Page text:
GOP offers $928B in response to Biden's infrastructure plan

Ruben Hill
May 28, 2021

The Press Secretary, however, noted that the White House remains concerned that the plan still provides no substantial new funds to fix veterans' hospitals, build modern rail systems, repair transit systems, remove unsafe lead pipes, boost clean energy economy, among other things.

The White House responded to Senate Republicans' latest offer for an infrastructure deal Thursday, with press secretary Jen Psaki calling the additions "constructive" but saying the administration remains "worried" about how Republicans plan to pay for it.

Senate Republicans unveiled a $928 billion infrastructure counter-proposal to President Biden's $1.7 trillion plan on Thursday. The GOP has proposed repurposing unused Covid funds. "We think there are better ways to pay for it", she said.

The Republican offer would increase spending by $91 billion on roads and bridges, $48 billion on water resources and $25 billion on airports, according to a one-page summary released by the GOP negotiators.

Republicans boosted their original $568 proposal substantially to almost $1 trillion, the minimum number Biden has reportedly said he would accept. The president has urged the GOP to put at least $1 trillion into an infrastructure package.

Biden has proposed raising the corporate tax rate, closing loopholes, enhanced IRS enforcement and tax hikes on the very highest earners. "They like infrastructure, all the states like infrastructure". But the majority of the funding for their bill will come from funds already allocated toward Covid-19 relief.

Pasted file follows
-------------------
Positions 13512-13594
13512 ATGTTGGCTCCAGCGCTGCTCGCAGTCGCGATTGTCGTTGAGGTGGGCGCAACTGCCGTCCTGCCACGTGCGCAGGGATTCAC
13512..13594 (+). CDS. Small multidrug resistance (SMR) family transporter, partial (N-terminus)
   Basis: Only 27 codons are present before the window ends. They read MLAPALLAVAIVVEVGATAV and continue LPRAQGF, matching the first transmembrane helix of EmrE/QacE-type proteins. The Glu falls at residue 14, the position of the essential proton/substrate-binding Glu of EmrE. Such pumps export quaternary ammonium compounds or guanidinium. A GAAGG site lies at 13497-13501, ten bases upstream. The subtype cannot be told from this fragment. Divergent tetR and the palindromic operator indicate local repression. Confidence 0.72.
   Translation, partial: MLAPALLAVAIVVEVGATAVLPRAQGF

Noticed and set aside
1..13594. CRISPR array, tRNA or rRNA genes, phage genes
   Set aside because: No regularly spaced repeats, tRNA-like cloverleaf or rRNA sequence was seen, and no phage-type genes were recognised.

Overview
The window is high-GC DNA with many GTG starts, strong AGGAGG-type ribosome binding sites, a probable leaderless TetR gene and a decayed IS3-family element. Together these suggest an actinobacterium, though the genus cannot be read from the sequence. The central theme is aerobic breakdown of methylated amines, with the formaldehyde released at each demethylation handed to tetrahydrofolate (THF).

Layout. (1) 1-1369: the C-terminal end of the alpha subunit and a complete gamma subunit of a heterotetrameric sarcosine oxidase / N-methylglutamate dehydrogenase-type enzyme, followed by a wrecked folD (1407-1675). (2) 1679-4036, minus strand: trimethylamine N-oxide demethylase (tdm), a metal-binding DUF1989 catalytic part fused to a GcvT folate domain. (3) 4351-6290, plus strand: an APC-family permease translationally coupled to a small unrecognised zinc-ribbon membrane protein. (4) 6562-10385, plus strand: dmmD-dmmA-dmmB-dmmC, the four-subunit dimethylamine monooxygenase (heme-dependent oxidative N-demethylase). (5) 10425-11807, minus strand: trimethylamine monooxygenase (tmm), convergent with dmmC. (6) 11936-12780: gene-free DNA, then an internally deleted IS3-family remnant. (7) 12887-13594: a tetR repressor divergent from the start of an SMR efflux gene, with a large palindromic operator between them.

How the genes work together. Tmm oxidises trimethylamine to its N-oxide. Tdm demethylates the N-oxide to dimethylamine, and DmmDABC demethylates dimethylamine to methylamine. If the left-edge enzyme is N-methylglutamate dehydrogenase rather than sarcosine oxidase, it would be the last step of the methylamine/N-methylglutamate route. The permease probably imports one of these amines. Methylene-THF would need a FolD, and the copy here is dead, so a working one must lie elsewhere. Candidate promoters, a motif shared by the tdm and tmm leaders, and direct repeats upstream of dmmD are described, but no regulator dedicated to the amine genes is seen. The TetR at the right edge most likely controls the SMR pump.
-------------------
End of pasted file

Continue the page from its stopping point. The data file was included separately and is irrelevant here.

As Warren points out, the Democrats have proposed a way to fund their spending through tax increases on corporations and the wealthy, something Republicans are opposed to.

Senator Shelley Moore Capito (R-W.Va), who has led the Republican effort, said their proposal is "a serious effort to try to reach a bipartisan agreement", even though the GOP offer only includes $257 billion in new spending, as compared to Biden's $1.7 trillion plan.

"I understand the president is willing to keep talking, and actually the president is a bit more reasonable than some of the people surrounding him", McConnell said.

"We will work actively with members of the House and Senate next week, so that there is a clear direction on how to advance much needed jobs legislation when Congress resumes legislative business during the week of June 7", she added. Biden wants to include funding for public schools, affordable housing, child care, electric vehicles, and more.

Other reports by Click Lancashire

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